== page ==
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Epidemiol Infect. 2008 Jul;136(7):928-39. Epub 2007 Aug 16.

Trends in resistance to penicillin and erythromycin of invasive pneumococci in Portugal.

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Antibiotic Resistance Unit, Centre of Bacteriology, National Institute of Health, Dr Ricardo Jorge, Lisbon, Portugal.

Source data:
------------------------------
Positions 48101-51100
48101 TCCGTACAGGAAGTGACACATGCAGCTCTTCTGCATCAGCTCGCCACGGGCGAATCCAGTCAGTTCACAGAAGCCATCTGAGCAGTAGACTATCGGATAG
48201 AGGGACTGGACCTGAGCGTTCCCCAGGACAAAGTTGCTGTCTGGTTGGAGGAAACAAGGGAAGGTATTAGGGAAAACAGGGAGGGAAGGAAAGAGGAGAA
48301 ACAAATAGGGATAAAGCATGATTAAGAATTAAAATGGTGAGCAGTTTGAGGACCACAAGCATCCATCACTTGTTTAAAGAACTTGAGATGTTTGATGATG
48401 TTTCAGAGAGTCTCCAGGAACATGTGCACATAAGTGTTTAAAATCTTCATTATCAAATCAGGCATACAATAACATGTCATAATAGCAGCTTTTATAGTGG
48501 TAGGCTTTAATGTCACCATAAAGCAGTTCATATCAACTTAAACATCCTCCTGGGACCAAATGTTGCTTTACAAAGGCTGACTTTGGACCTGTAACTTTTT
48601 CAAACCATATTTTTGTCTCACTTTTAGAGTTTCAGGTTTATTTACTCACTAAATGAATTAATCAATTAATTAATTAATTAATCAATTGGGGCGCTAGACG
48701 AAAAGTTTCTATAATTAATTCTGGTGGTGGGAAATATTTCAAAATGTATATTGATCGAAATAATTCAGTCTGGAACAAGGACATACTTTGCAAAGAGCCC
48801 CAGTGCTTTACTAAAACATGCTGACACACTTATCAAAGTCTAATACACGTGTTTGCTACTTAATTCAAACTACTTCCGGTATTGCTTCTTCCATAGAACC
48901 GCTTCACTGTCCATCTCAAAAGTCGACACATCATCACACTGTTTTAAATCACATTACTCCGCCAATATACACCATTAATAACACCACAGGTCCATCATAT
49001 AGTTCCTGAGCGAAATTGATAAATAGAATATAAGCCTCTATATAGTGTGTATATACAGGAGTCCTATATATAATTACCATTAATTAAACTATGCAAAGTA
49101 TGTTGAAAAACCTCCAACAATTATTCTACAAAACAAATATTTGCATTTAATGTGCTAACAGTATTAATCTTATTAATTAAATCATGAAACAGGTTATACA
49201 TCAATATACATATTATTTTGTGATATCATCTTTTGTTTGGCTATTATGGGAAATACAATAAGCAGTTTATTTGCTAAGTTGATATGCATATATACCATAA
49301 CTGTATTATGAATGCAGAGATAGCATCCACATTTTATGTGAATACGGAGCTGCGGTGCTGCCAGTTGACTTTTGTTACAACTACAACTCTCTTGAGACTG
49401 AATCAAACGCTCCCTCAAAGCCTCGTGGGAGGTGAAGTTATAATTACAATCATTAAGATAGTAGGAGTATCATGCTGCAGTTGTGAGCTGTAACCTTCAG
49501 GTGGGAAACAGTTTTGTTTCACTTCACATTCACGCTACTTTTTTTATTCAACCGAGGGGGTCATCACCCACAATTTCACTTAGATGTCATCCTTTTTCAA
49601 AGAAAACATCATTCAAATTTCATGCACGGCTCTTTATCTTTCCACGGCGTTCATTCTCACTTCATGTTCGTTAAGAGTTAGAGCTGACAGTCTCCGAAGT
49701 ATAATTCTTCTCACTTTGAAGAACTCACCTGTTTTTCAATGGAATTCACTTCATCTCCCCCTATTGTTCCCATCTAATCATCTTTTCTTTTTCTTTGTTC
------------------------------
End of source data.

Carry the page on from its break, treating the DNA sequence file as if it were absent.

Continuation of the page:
Antimicrobial resistance of pneumococci is influenced by serotypes, antimicrobial consumption and vaccine use. Serotyping of 697 out of 1331 pneumococcal isolates, recovered in Portugal from 1994 to 2004, showed that the theoretical rate of heptavalent conjugate vaccine coverage was 91.7% and 63.6% for penicillin and erythromycin non-susceptible strains, respectively, in children up to 1 year old. The use of amoxicillin and erythromycin decreased in the vaccine period 2001-2004 (P=0.04 and P<0.01, respectively) but azithromycin usage increased in the same period (P<0.01). By using linear regression models, we evaluated the role of antimicrobial and vaccine use in the trends of resistance to penicillin and erythromycin among the isolates. The models suggest that the use of macrolides was the main factor associated with an increase of penicillin and erythromycin non-susceptible isolates from adults (P<0.01) and erythromycin non-susceptible isolates among children (P=0.006). These models also suggest that heptavalent vaccine is failing to reduce antimicrobial resistance as expected, possibly due to the increased consumption of azithromycin (P=0.04). The efficient use of new antibiotics may reverse the present trends of antimicrobial resistance.

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